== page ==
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A father and daughter with the need to feed and serve.
It’s 11 am and the ice has melted from the frosty car windows. Mount Vic has emerged out of shadow at a now steady 9 degrees. A stream of women clomp up Majoribanks street, past the bright white L’affare sign, and turn hard left into the small black coffee shop that is Tomboy.
If you blink you could miss it. Inside is a boutique cakery with a towering array of sweet treats, freshly baked on the premises daily. Delicious creamy, herbaceous chicken and rocket sandwiches, monstrous chocolate and peanut butter brownies, and, crucially, hot coffee. Tomboy, named after her son Tomislav, says owner Kate Marinkovich, has been open for five years.
Kate’s grandparents owned a dairy milk bar up north; Kate’s Mum, Lynsey Marinkovich, owned a catering business; and her Dad, Zuke Marinkovich, likes to cook using Mediterranean ingredients, celebrating his Croatian heritage. The love of cooking was inherited by all three children, Including Kate’s dancer sister Lucy who loves baking with ‘picture perfect’ finesse.
At the door Kate’s Dad, Zuke, greets customers with a warm smile, offering magazines and filling water glasses. “I’ve been here about three years now. The business was growing and I had retired. So it kept me from mowing the lawns every day, and in here doing dishes.” Zuke enjoys getting to know the locals and calls his contribution “just helping out.” He’s modest – his maître d’ role is fundamental to the tiny cafe’s friendly vibe, and reflects his years working at Moore Wilson’s before retirement.
Kate has dedicated her career to hospitality and she’s entirely self taught. “I had the eventual goal of owning something but the focus for the majority was always front of house, the systems and the service”. Kate was working at Prefab when Bridget Dunn and Jeff Kennedy offered her the role of Head Baker. “I took it from there. That was the last piece of the puzzle and let me know I could open Tomboy.” Her acknowledgment of her parents’ support and help is tearful and heartfelt “In the beginning my Mum was here, right beside me doing the dishes and would come in the middle of the night when she was worried about me. Both of my parents have been instrumental in the success of Tomboy. They’ve really helped me”.
There’s a lot going on in Kate’s day. Already she has made a baby lemon cake topped with pink and white roses for pick-up, in the kitchen a pile of waffles awaits her, ready to assemble for a photo shoot in a Fix and Fogg campaign, along with a new staff member to train.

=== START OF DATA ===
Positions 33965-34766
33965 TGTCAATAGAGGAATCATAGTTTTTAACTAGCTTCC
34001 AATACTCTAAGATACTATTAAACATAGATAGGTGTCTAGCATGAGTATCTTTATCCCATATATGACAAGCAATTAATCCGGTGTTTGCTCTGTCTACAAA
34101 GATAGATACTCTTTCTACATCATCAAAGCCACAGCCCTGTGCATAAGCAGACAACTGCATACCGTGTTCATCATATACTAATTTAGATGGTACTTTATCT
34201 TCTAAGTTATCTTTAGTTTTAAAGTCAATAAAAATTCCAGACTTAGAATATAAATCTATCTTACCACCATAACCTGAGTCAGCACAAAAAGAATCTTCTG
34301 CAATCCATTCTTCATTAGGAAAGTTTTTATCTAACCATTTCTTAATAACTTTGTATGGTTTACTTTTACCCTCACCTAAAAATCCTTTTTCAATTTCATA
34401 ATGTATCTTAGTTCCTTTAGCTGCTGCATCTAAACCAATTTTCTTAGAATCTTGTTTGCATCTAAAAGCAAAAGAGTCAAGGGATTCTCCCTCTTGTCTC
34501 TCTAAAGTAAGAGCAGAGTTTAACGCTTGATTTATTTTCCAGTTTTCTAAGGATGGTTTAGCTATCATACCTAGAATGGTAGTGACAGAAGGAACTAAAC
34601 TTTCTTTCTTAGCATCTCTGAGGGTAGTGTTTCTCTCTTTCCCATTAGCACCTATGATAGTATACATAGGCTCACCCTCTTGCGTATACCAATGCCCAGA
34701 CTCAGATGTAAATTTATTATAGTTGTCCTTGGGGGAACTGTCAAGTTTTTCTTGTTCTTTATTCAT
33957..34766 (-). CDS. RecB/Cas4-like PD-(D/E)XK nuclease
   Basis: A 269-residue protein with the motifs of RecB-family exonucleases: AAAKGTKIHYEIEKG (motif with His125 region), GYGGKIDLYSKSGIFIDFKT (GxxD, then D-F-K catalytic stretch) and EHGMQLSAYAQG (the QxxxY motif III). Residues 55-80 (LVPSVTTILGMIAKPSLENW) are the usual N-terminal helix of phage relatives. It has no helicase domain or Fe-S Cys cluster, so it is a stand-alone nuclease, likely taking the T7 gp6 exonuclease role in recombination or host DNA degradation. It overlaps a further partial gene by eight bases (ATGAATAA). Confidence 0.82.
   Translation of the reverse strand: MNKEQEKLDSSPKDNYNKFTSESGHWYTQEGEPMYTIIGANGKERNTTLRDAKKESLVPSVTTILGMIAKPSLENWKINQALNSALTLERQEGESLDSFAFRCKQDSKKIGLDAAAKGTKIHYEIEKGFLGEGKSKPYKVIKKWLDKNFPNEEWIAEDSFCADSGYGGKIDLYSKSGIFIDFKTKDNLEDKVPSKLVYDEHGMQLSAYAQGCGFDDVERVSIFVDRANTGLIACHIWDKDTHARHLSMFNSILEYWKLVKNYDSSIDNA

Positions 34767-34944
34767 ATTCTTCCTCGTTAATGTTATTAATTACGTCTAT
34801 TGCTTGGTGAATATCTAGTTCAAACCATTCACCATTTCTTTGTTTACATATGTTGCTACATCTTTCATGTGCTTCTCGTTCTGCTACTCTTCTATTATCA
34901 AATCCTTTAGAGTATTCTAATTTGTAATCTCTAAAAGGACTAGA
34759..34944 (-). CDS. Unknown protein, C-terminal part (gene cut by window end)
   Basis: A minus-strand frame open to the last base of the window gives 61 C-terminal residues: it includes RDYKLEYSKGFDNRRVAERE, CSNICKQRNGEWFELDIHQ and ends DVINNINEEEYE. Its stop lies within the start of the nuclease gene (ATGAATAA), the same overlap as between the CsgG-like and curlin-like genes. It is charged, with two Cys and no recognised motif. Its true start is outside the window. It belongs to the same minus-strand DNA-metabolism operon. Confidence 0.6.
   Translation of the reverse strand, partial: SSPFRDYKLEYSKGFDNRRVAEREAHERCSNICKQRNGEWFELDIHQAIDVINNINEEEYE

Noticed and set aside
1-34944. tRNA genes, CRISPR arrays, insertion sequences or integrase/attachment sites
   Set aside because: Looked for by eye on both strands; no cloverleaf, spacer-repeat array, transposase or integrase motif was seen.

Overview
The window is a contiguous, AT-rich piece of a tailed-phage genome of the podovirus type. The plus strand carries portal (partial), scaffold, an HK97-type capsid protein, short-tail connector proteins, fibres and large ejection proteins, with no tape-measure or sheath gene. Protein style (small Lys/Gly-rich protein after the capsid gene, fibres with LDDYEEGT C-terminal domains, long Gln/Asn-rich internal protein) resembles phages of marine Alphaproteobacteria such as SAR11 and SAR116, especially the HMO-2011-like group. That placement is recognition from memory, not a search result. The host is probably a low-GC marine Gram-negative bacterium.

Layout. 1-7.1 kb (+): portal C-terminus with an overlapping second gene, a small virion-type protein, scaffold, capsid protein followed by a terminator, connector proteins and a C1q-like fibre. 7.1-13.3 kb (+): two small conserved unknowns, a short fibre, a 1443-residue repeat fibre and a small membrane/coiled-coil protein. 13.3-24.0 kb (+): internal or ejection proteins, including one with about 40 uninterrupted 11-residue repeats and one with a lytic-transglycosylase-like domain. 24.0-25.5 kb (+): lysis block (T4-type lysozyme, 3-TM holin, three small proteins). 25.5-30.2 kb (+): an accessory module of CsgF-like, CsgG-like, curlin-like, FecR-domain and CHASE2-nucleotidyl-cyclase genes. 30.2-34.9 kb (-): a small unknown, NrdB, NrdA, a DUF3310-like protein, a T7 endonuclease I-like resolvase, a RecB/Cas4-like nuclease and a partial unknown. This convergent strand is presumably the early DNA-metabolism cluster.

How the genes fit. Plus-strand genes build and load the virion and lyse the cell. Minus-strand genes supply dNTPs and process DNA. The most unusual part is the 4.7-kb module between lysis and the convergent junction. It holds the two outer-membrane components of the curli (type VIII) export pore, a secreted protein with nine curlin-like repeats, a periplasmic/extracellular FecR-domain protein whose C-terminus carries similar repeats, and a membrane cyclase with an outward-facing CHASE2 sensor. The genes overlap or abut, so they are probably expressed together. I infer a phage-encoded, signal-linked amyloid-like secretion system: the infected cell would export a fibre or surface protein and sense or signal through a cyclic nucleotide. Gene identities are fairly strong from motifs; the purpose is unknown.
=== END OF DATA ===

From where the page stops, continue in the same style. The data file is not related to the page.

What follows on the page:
Sourcing local produce is important to Kate. She uses Ruth Pretty tomato chilli relish in her ham toasties, Island Bay pork and fennel sausages in Tomboy’s sausage rolls and ACME & Co’s famous Oli rolls for her sandwiches. She knows these products and namely the people behind them, having worked for Ruth Prettyand the Prefab team. She tells the story of mastering the Oli rolls. At Prefab when the original recipe was devised Kate customised the size and shape, and suggested brushing the ciabatta with oil before and after baking. The second brushing “straight when it comes out of the oven”, ensures the doughy rolls absorbs the oil beautifully.
Five years in small business hasn’t dampened her epicurean enthusiasm. Kate describes her love of Italian shortbread cookies soaked in vermouth, stuffed with Italian pastry cream and rolled in chopped pistachios.“Although every day I’m mentally working,” Tomboy is open for business Wednesday to Saturday and she can close the doors at 2 pm each day. “I was a single mum for so long so I didn’t want to sacrifice my home life. So the business works for me and not the other way around”.
Zuke has no intention of slowing down either. “I don’t want to retire again. I’ve got to keep doing something” he says. That means starting with dishes and opening the doors at 7.30 am. When I ask what it’s like to work with family, Zuke acknowledges “It’s unique, but honestly we don’t have much time to chat and break during the course of the day. Kate works extremely hard and puts in a lot of effort into it, so it’s good to back her up”.
Kate reflects on her relationship with Zuke, and the similar ways they approach life. She plans to cook her Dad a nice dinner for Father’s Day and get him an annual bottle of J&B Whiskey. The two mirror one another at work and have established a sense of traditional service at Tomboy that many hospitality institutions lack.